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20140331cnsbr4663 webA clergyman hears confession from Pope Francis during a penitential liturgy in St. Peter's Basilica at the Vatican March 28. (CNS photo/L'Osservatore Romano via Reuters)

VATICAN CITY (CNS) – Leading a penitential liturgy in St. Peter's Basilica, Pope Francis surprised his liturgical adviser by going to confession during the service.

After an examination of conscience March 28, the pope and 61 priests moved into confessionals or to chairs set up against the walls to offer the sacrament to individual penitents.

However, as Msgr. Guido Marini, master of papal liturgical ceremonies, was showing which confessional the pope would be using to hear confessions, the pope pointed to another confessional nearby, indicating that he himself was going to first confess.

The pope, dressed in a simple white alb and purple stole, spent about three minutes kneeling before the priest's open confessional and received absolution. The priest also clasped the pope's hands and kissed his simple silver ring.

Pope Francis then went to another confessional and spent about 40 minutes hearing confessions.

In his homily, the pope said following God's call to conversion is not supposed to happen only during Lent, but is a lifetime commitment. He also spoke about two key characteristics of Christian life: putting on a "new self, created in God's way" and living in and sharing God's love.

Renewal in Christ comes with baptism, which frees people from sin and welcomes them as children of God and members of Christ and his church, he said.

"This new life lets us see the world with different eyes without being distracted anymore by the things that don't matter and that can't last for long," he said.

Shedding sinful behaviors and focusing on the essential become a daily commitment so that a life "deformed by sin" can become a life "illuminated by grace" from God.

When hearts are renewed and "created in God's way," good behavior follows, he said, for example: "always speaking the truth and steering clear of all lies; no stealing, but rather, sharing what one has with others, especially with those in need; not giving in to anger, rancor and revenge, but being meek, magnanimous and ready to forgive; not taking part in malicious gossip that ruins the good name of people, but looking mainly for the good side in everyone."

The second aspect of Christian life is living in God's eternal love, the pope said. God never tires of looking out for his children, both those who have lost their way and those who have remained faithful by his side.

Jesus, in fact, calls on everyone to imitate this same merciful love and become "credible disciples of Christ in the world," he said.

God's love cannot be held inside, "it's open by its very nature, it spreads and is fruitful, it always generates new love," he said.

In that missionary spirit, the penitential liturgy opened an initiative called "24 Hours for the Lord," sponsored by the Pontifical Council for Promoting New Evangelization.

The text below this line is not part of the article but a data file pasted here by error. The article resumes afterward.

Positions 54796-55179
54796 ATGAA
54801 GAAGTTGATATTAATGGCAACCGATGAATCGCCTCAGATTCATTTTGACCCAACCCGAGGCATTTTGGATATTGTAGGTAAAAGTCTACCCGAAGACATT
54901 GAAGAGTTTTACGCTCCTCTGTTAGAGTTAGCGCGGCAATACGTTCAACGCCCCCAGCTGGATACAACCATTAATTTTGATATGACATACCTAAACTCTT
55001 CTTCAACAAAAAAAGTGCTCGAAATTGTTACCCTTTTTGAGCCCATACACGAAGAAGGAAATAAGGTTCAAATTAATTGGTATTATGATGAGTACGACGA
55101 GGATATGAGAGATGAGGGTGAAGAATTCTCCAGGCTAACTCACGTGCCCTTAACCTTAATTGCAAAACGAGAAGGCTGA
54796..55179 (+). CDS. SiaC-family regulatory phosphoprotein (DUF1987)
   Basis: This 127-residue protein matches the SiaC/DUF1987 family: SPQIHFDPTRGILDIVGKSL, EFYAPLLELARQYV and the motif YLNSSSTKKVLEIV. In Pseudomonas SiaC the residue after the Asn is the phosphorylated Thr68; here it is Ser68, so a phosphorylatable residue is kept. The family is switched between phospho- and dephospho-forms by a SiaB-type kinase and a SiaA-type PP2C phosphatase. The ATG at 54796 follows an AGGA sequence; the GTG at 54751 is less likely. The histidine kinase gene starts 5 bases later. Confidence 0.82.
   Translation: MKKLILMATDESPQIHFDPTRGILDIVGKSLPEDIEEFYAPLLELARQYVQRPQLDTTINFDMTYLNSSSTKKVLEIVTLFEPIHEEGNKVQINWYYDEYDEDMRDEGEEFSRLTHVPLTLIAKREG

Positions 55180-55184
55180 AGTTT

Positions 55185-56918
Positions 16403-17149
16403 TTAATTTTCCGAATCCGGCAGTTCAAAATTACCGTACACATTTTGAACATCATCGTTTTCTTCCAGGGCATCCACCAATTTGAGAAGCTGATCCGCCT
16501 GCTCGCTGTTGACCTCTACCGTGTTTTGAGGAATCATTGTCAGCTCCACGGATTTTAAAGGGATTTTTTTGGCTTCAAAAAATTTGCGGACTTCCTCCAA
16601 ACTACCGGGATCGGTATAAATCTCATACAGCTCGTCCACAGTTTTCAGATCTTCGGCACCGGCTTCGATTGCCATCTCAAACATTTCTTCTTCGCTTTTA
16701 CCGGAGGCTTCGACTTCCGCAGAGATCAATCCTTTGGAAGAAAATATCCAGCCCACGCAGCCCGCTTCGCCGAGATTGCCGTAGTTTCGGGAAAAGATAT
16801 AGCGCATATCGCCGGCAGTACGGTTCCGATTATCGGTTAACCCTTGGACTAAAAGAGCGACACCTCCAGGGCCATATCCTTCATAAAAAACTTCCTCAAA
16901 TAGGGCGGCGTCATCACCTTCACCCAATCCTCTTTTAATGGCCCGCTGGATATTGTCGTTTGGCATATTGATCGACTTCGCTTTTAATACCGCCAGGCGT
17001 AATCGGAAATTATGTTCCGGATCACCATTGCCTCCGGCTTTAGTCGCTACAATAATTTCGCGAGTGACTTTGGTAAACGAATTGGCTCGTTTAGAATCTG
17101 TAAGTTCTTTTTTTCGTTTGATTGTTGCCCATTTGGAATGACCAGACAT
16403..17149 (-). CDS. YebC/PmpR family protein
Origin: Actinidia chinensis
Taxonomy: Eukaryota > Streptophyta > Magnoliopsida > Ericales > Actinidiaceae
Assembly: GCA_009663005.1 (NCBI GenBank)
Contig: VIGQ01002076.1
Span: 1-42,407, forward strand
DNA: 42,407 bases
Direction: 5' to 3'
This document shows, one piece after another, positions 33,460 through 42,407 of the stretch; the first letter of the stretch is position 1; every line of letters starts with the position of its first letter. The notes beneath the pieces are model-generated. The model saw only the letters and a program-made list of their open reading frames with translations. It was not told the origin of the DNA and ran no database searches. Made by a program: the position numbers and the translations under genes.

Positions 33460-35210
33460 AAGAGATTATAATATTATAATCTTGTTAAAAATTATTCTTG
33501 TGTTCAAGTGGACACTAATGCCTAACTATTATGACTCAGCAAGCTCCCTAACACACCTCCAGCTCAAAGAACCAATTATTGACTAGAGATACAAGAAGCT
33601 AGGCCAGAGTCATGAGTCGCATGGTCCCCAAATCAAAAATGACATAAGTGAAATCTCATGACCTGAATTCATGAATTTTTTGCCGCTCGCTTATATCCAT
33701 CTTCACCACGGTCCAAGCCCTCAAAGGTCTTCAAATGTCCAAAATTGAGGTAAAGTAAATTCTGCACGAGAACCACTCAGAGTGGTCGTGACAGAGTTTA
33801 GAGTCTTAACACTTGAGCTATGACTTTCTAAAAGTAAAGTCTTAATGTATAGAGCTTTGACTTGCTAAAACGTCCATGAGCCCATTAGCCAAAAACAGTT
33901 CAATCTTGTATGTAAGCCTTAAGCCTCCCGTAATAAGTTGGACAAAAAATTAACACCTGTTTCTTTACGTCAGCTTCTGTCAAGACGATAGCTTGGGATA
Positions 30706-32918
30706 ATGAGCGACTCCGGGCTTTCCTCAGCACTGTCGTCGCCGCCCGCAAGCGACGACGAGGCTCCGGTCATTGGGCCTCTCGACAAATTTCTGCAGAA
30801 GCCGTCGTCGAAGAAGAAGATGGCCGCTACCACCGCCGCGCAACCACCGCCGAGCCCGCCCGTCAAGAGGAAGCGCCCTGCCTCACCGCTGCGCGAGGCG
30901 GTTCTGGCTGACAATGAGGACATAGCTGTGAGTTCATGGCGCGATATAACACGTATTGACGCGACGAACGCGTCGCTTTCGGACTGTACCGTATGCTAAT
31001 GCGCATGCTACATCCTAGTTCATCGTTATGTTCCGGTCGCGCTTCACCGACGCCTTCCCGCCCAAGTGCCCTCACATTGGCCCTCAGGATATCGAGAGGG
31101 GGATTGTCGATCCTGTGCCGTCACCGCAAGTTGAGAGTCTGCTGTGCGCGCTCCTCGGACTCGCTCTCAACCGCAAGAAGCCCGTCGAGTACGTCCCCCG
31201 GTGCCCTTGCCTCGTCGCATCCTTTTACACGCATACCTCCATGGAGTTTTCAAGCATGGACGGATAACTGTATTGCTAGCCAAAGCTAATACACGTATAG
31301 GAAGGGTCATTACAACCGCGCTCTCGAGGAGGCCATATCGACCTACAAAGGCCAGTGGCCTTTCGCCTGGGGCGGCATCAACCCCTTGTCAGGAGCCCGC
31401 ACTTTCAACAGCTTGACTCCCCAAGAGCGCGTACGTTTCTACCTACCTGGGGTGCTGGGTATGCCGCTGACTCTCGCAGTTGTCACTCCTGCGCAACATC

The council asked dioceses around the world to have at least one parish open all day and night March 28, so that anyone could go to confession and take part in eucharistic adoration. It's part of the pope's focus on celebrating God's mercy and power of forgiveness.

Young people belonging to different parishes and different movements in Rome were to be out on the streets during the night, inviting their peers to go into the churches to pray, to confess or just to talk to a priest.

In his homily, Pope Francis praised the initiative and those who would be hitting the streets to share the joy of God's mercy and invite others to discover a deeper relationship with Christ.

"Tell them that our father is waiting for us, our father forgives us, and even more, he celebrates," the pope said.

alertAt the Spring Assembly of the U.S. bishops, Cardinal Joseph Tobin suggested that a delegation ofbishops go to the border to see for themselves what was happening to newly arrived immigrants, families and children. On July 1 and 2, Cardinal Daniel DiNardo, president of the U.S. bishops conference, and five other bishops conducted a pastoral visit to the diocese of Brownsville, Texas. Stops included Mass at the Shrine of Our Lady of San Juan del Valle with the community, a visit to anHHS/OBR Shelter and Mass for the families there, a visit to the Customs and Border Patrol processing center in McAllen, TX, and a press conference at the end of their visit. Catholic News Service accompanied the bishops on their border trip. 

  1. Backgrounder and analysis of the bishops’ trip to the border: Cardinal DiNardo told CNS, “You cannot look at immigration as an abstraction when you meet” the people behind the issue.
  2. At final press conference, Cardinal Daniel Dinardo said the church was willing to be part of any conversation to find humane solutions because even a policy of detaining families together in facilities caused “concern.”
  3. Bishops serve soup to immigrant families at a center run by Catholic Charities and listen to their stories. Scranton Bishop Joseph Bambera said he found hope in hearing the people in the room talk about what’s ahead. They didn’t speak of making money but of finding safety for their children, he said, driven by “the most basic instinct to protect your family.”
  4. At an opening Mass he Basilica of Our Lady of San Juan del Valle-National Shrine near McAllen, Texas, Bishop Daniel Flores of Brownsville told Massgoers, “The bishops are visiting here so they can stop and look and talk to people and understand, especially the suffering of many who are amongst us,”

A delegation of U.S. bishops goes on a fact-finding mission at the U.S.-Mexican border to learn more about Central American immigration detention.

Following their visit to an immigrant detention center, U.S. bishops said they are even more determined to call on Congress for comprehensive immigration reform.